I'd like to address how I'm quoted in the first chapter of Josh Butler's book Beautiful Union--where the TGC article that caused a ruckus was taken from.

Though he quotes me talking about "the theology of the clitoris", it appears he misses the whole point of what I was saying. Image
The point, in the larger context of the quote he pulled, is that women's bodies are not necessarily designed for maximum pleasure from intercourse alone, because the clitoris is outside the vagina (though the clitoral roots travel up the vaginal wall).
While many women can & do orgasm through intercourse, most women in our study found other routes to orgasm more reliable. And this is how our bodies were made! For women to feel pleasure, men need to do things to bring us pleasure. Quick intercourse alone won't cut it (for most).
I was writing, then, about female orgasm and the need for specific foreplay (ie. manual or oral stimulation). But Josh has sandwiched my quote in between paragraphs that are talking about how women's "desire" can be stoked.
Desire, arousal and orgasm are three separate things that are all being conflated here, and this is a problem. He is picturing the man being the one with spontaneous desire who thus initiates, and says foreplay is necessary for HER desire.
But one should NEVER do foreplay to try to cultivate desire. If she has no desire, don't touch the bits! Foreplay is done when one is already excited (and when desire has already arrived), to build arousal leading to orgasm. Foreplay is not to build desire.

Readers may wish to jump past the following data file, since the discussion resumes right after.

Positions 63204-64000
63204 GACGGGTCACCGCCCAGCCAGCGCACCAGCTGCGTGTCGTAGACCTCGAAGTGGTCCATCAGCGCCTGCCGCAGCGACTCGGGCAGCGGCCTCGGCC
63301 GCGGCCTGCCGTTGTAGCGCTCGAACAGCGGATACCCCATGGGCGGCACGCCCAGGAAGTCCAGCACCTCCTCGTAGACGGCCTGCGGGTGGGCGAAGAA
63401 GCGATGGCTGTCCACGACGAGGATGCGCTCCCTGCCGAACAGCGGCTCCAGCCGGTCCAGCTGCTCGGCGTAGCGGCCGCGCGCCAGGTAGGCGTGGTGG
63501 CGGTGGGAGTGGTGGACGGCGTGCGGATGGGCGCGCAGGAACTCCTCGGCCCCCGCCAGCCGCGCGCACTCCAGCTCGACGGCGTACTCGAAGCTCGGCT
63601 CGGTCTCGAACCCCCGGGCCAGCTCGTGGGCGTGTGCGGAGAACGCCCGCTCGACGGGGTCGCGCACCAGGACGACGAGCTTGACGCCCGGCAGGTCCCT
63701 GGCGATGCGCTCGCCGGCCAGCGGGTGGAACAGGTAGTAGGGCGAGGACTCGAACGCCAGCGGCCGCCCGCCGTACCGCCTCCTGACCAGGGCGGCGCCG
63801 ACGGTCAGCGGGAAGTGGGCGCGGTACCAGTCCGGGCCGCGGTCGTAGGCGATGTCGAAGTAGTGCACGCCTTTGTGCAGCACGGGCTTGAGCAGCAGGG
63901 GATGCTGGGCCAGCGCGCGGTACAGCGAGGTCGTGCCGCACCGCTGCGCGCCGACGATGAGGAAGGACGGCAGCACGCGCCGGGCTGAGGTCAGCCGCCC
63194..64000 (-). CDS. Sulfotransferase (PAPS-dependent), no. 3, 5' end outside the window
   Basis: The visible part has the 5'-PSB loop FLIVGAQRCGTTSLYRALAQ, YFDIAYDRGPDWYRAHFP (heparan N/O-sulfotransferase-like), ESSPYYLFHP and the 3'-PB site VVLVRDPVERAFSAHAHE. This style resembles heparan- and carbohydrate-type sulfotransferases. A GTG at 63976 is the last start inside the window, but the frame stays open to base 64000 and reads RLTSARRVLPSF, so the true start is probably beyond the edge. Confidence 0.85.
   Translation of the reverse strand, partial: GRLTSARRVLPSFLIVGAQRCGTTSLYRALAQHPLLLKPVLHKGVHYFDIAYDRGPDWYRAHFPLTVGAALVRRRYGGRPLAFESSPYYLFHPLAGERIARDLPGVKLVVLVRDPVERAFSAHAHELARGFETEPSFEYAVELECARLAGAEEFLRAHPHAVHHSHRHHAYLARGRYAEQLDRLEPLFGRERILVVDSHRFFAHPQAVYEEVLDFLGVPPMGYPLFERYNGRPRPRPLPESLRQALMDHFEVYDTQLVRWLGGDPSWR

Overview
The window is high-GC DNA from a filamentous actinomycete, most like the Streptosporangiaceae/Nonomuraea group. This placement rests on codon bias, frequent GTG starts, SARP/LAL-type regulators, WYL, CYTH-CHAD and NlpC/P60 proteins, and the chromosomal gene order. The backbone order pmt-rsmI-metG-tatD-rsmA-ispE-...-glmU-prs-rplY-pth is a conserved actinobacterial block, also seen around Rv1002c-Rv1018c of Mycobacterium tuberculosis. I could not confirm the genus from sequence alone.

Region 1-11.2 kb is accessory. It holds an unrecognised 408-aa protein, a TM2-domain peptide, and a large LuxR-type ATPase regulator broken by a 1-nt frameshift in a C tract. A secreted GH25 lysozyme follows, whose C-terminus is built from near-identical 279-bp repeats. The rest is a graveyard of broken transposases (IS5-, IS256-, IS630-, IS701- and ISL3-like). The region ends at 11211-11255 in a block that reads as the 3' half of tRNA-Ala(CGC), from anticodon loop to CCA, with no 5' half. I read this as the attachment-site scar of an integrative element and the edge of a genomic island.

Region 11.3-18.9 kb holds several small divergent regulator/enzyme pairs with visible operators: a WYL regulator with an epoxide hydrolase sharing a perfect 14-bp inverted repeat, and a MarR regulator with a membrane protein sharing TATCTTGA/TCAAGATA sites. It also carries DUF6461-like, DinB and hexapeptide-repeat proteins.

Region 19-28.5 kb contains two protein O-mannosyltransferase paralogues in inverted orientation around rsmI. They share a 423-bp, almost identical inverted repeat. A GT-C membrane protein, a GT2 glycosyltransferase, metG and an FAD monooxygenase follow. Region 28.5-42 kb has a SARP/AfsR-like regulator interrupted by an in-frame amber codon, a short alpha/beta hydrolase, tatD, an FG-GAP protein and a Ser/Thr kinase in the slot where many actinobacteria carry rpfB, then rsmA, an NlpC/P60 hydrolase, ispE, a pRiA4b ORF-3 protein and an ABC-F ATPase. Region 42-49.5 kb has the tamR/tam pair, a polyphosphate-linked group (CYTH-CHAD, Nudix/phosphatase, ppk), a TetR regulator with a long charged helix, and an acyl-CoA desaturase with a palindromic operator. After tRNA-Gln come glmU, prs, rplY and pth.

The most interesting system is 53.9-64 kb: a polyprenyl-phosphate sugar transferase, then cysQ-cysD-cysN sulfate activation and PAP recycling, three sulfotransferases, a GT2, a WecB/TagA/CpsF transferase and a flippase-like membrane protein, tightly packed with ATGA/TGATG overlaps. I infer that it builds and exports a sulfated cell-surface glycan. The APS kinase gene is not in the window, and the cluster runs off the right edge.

He says: "A woman’s need for foreplay to
enjoy full sexual satisfaction is a sign of our affections being warmed as the bride of Christ by his amorous advances and pursuit." Foreplay is not about amorous advances and pursuit. Foreplay is PLAY. The pursuit is long over.
This may seem like semantics, but if you're going to write a book about sex, you do need to understand the sexual response cycle. I'm glad he mentioned female "full sexual satisfaction" (he didn't actually say orgasm), but he's just conflating so many things.
This is one of the dangers of overspiritualizing everything, and why writing about sex like this is not a good idea. If you're going to write about sex, then get the parts about sex right.
(I will do a longer thread, likely this weekend, on how I would talk about the symbolism of sex and our relationship with God. It is important; I have spoken about this a lot. But in a very different way, and I'll elaborate on that soon).

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More from @sheilagregoire

Mar 1
In the last few days, I've seen many people defend complementarianism, the belief that God put men in authority over women.

This defence is usually made as if it's simply an intellectual argument over Bible passages.

I'd like to add some data points to the mix.
Multiple studies have found that religiosity & church attendance bring significant health & relationship benefits.

HOWEVER, this study finds that the mental health benefits evaporate for women when they are in churches with all-male leadership:
Our study of 20,000 primarily evangelical women, published in our book The Great Sex Rescue, found that the benefits of religiosity on marital and sexual satisfaction disappear when a couple follows complementarianism.
Read 14 tweets
Jan 18
In our survey of 20,000 women, we asked them to name books, organizations, or resources that they feel have harmed their marriage.